While modern Macs and PCs may come with expansive storage capabilities, that’s not always the case. Certainly, a move to solid-state drives (SSDs) and away from traditional platter drives with their larger formats can create space issues. But the main problem is with older PCs or Macs that originally came with smaller capacity systems and were never upgraded. When you’re having a system slowdown or a problem booting into the Mac OS or Windows OS, then you might need to free up disk space.
The Trouble with Startup Drives/C Drives
It is not always as easy as you’d imagine knowing when your hard drive or SSD is almost out of space. This is because the system stores temporary files and page swap files in place of available RAM to store current files, and it does other things that cause the available storage to fluctuate. This happens both with the Mac Startup disk and the Windows C drive usually used for booting up.
How to Spot When a Disk is Getting Full
One good way to see if your system is becoming clogged up with files is when it begins to slow down noticeably. While this may happen to an older PC or a Mac with an OS that hasn’t been freshly installed in years, it probably doesn’t improve after a restart or reboot either. While this can be caused by several unrelated things, it should trigger you to at least check about available space.
One way to view the available space is to move the mouse cursor up to the Apple logo (it’s in the top-left on the desktop), select it, and move it down to “About This Mac.” This feature provides some useful basic information. Access the “Utilities” folder next and look up the “Disk Utility” to load that up. The Disk Utility will give you a basic rundown on your storage capabilities and the storage remaining.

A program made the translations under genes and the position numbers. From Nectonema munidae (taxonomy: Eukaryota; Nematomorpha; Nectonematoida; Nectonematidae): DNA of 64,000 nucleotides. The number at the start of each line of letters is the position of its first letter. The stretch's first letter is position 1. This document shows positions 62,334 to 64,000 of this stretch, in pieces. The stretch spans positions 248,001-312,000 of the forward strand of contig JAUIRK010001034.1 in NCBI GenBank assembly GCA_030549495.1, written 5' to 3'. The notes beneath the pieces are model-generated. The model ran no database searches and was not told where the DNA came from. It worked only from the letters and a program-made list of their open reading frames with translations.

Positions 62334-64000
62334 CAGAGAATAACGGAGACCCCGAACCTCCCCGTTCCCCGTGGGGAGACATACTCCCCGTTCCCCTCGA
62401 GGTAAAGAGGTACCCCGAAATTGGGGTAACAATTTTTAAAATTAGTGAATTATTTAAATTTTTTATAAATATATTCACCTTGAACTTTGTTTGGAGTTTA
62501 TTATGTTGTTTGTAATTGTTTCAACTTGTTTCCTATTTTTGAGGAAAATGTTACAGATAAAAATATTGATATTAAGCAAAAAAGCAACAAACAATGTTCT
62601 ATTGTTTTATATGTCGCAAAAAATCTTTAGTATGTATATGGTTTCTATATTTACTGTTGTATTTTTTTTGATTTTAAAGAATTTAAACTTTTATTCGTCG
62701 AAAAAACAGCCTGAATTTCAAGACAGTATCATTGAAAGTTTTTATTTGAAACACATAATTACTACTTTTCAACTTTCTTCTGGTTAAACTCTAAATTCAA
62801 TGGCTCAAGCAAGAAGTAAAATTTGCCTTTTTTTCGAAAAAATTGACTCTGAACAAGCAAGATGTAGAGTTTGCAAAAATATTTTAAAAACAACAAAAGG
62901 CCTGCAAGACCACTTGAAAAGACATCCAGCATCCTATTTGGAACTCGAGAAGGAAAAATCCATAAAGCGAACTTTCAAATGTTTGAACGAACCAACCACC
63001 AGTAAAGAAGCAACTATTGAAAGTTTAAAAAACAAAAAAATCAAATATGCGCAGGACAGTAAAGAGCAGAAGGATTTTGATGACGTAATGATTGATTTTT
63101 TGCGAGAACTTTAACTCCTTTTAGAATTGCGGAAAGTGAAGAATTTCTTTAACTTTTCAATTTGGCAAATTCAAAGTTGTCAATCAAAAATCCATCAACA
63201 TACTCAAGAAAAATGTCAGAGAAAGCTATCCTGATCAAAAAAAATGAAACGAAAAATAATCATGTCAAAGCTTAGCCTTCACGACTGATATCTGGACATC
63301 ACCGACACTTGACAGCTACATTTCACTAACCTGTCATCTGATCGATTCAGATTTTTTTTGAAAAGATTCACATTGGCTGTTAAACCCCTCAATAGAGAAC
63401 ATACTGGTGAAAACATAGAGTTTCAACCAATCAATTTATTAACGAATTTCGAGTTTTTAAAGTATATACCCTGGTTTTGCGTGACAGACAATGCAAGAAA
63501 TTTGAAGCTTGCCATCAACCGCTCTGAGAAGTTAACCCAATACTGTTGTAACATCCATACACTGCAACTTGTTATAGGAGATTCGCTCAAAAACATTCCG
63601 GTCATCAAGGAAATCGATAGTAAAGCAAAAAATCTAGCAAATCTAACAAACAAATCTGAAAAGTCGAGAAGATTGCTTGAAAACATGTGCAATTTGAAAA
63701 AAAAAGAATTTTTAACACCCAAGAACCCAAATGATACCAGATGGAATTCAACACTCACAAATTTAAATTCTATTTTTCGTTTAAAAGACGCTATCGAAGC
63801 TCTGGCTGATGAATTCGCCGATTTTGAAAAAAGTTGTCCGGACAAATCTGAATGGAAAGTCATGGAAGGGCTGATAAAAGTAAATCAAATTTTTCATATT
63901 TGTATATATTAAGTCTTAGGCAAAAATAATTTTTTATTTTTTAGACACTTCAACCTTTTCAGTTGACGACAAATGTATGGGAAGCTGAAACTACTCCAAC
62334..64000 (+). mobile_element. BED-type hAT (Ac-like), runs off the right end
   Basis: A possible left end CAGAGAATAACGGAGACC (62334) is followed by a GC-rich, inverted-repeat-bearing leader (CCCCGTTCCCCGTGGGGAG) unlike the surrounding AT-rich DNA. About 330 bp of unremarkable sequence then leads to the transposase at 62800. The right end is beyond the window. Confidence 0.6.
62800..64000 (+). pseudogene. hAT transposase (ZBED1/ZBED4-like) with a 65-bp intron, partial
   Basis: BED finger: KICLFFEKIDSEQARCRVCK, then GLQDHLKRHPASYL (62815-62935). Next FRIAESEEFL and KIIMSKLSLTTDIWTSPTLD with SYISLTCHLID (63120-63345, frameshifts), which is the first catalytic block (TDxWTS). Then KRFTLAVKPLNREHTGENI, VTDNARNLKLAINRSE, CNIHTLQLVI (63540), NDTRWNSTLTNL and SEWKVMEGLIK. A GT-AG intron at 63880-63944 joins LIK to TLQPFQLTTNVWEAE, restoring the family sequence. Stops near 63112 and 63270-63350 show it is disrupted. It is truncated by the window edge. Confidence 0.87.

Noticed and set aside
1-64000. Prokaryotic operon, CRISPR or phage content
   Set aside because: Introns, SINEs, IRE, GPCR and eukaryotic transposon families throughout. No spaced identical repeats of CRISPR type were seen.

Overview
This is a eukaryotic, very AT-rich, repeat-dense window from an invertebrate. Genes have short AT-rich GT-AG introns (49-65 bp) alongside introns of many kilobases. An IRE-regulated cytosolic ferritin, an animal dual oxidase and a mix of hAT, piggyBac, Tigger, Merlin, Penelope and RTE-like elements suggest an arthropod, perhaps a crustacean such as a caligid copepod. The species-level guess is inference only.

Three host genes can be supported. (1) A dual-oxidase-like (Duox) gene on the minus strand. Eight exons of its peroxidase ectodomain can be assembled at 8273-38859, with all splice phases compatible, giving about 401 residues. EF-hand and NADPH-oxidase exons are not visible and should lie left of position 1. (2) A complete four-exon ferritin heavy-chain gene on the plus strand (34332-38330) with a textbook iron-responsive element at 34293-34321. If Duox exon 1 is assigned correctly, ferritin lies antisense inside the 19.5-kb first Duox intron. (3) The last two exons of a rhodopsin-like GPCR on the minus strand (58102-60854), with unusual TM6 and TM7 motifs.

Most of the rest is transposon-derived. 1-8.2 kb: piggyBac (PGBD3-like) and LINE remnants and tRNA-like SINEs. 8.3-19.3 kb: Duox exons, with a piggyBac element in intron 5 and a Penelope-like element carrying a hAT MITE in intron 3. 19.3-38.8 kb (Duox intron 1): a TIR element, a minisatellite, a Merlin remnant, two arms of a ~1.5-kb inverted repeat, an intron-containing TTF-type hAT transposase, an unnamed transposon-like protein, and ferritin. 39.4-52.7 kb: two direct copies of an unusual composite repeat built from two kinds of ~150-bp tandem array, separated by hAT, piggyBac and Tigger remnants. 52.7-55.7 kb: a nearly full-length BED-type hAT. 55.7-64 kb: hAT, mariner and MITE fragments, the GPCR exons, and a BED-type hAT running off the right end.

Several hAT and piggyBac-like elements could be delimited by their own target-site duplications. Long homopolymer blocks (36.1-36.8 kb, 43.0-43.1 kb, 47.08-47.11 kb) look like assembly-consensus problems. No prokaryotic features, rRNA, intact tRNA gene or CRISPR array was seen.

On the Windows systems, usually selecting the “My Computer” icon on the desktop or the “Windows Key + E” will bring up the “This PC” app. This typically happens quite quickly unless your PC is overloaded. The “This PC” Explorer displays the capacity of each located storage system and the available space for each. There’s a bar chart to quickly indicate the percentage and it shows in a harsh red color when the drive is dangerously low on available space.
What to Do on a Nearly Full Mac System
The “About This Mac” feature is a great starting point. It provides a rudimentary rundown of what you’re looking at. By selecting the Storage tab in the middle of the uppermost options, the information changes to provide a breakdown of the storage available and how it’s currently being used. When your disk is almost full, Mac systems benefit from going through a complete system cleaning process. One of the culprits is additional apps that take up space. When they’re malicious, they can expand the storage that they’re taking up. For this reason, it’s best to remove them and use a controlled environment for app installations, such as Setapp. Setapp provide a curated list of safe apps to reduce wasteful space used by unnecessary ones while keeping users safer on their Mac and iOS devices too. You can find out the best steps to take when your disk is almost full mac by reading their blog.